Fear and Loathing in Zurich

On Friday, when I heard that the FIFA Congress had received an early morning bomb threat, it occurred to me that someone should have told Jack Warner that when the police give you your one phone call you probably shouldn't waste it on a long distance prank.

But hey, his call.

Still, nothing can beat his performance on my new favorite channel: Warner TV. It is, as they say, "Must see TV"

In case you haven't seen his latest offering, check it out at warnertv.net, which is where you'll find the now-reaching-legendary-status spectacle of, among other things, Uncle Jack holding up a printout of a page from The Onion and reporting that FIFA had suddenly granted the US a special 2015 World Cup, to begin play that very day, and using this as evidence of a bribe.

All of which is, of course, good for a chuckle: as I wrote elsewhere, the poetry of seeing Jack Warner holding up a page from the Onion brings tears to my eyes, and the scene has been justifiably mocked from one end of the interwebz to the other.

But few if any commenters have noted the real sham here: Jack Warner was a FIFA Vice President and ExCo member for 30 years. He knows as well or better than any man alive that there is not one single thing about a World Cup that can be organized in one day. Simply impossible.

So while Jack has probably never heard of The Onion - a pity, really; the man could use a laugh - he knows full well that the story is a hoax. There's just no chance he believes it.

In other words, Jack is holding up something he knows is a fraud and claiming it's real because he figures his audience - the voters of Trinidad & Tobago - won't know the difference. After all, Warner TV isn't for us, it's for them.

All the people who wrote pieces over the weekend laughing at how clueless old Jack Warner got taken in by an Onion bit HA HA HA, completely missed the point.

Warner's performance isn't a misunderstanding by a doddering old idiot; rather, it's a cynical, baldfaced lie delivered with a straight face. In other words, classic Jack.

Comedy aside however, now that everyone has had the chance to digest the events of last week, the question now becomes:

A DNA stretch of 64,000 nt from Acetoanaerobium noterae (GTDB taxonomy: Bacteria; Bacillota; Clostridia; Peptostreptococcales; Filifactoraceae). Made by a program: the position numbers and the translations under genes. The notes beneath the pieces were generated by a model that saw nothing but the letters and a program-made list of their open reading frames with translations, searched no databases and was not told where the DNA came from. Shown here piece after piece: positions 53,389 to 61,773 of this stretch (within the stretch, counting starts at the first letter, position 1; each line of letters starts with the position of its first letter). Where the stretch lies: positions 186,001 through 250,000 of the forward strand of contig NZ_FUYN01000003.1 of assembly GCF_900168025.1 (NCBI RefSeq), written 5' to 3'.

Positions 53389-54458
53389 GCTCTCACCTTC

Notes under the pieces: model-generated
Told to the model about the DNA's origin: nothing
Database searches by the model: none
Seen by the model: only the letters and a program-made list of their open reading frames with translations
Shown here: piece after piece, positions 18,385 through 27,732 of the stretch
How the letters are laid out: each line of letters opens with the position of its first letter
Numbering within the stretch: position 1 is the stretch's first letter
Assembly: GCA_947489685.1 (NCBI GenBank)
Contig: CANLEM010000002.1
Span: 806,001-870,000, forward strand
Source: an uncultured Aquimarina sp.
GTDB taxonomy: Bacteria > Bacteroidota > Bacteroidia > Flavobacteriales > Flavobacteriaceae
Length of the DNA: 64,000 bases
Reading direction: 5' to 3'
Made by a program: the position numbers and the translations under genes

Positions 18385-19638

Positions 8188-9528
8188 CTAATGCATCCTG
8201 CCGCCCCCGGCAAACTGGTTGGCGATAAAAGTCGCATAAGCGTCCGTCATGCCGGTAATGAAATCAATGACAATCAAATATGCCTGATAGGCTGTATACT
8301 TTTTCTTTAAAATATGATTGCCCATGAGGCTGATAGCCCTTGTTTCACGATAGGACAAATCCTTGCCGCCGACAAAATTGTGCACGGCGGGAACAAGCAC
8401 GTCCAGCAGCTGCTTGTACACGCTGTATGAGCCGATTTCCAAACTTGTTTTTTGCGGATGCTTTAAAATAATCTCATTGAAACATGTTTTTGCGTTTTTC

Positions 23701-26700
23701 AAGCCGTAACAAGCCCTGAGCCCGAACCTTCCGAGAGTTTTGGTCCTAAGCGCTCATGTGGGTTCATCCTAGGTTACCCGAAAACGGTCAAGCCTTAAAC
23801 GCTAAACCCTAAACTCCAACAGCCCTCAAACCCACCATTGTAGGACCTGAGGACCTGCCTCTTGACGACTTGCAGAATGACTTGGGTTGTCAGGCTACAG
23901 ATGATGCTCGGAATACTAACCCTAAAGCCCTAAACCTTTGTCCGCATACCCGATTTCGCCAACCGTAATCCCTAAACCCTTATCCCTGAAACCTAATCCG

What next?

Is international soccer really and truly going to be saddled with that disgusting, cynical, preening piece of sewage Sepp Blatter for another four years?

(Or more. In 2011 he swore up and down that he would not run again, ever, cross his heart and hope to become an American citizen, and look how well that turned out. Oddly, he never said a word about it this time around until late last week when he dusted it off and began repeating it Nobody believes him. If it's up to Sepp, he'll leave that office feet first. If he can still sit up and gum his food in four years, there's just no doubt that he'll run again. And win.)

If you were unfortunate enough to witness Blatter's preening, giddy, almost manic post-vote media performance - or have read some of his comments since then - it's clear that he believes himself untouchable, and it's easy to see why; in the face of an enormous worldwide public scandal a very substantial majority of the world's soccer federations supported him.

Maybe not all of them with the same fervor as the CONCACAF delegate who, two weeks ago, compared him favorably with Jesus, Mandela and Lincoln of course. (One does wish Sepp was just a little embarrassed by that level of slobbering sycophancy, but we all know that he's not.) but everybody in FIFA knows who butters their bread.

All that's left for Sepp is to find ways to punish those who stood up against him, and the dust had barely settled before he announced that as far as he's concerned, Europe has too many seats on the Executive Committee and it's high time some of them got passed around to more deserving toadies.

It's worth noting that on Friday the Congress voted on approximately 17 items - thankfully, banning Israel wasn't one of them - before they got to the Presidential balloting. These votes were conducted electronically, unlike in previous years where everyone would hold up either a green or a red card and the podium would do a hand count.

But when it got to the Presidential vote, they used paper ballots, like always. The reason for doing it this way was because the US insisted on it. They knew no one would believe that Sepp's IT people didn't have a way to monitor everybody's vote - in truth, even to the likes of me, that sounds ridiculously easy - and a lot of countries wouldn't dare run the risk of making an enemy of the President.

Paranoia strikes deep, and Blatter never forgets.

As for what's going to happen next,the ball is squarely in Michel Platini's court.

UEFA will be holding a meeting next Friday in Berlin. If Platini has enough support, one suspects he'll take the next step, which is to threaten to cut FIFA off from the money by boycotting the World Cup.

If he doesn't have the backing of a solid majority of his members, there's very little he can do. FIFA will continue on as before, Sepp Blatter will have won and we'll all be back in four years to do it again.

Because for Sepp and his majority, the status quo works just fine thanks.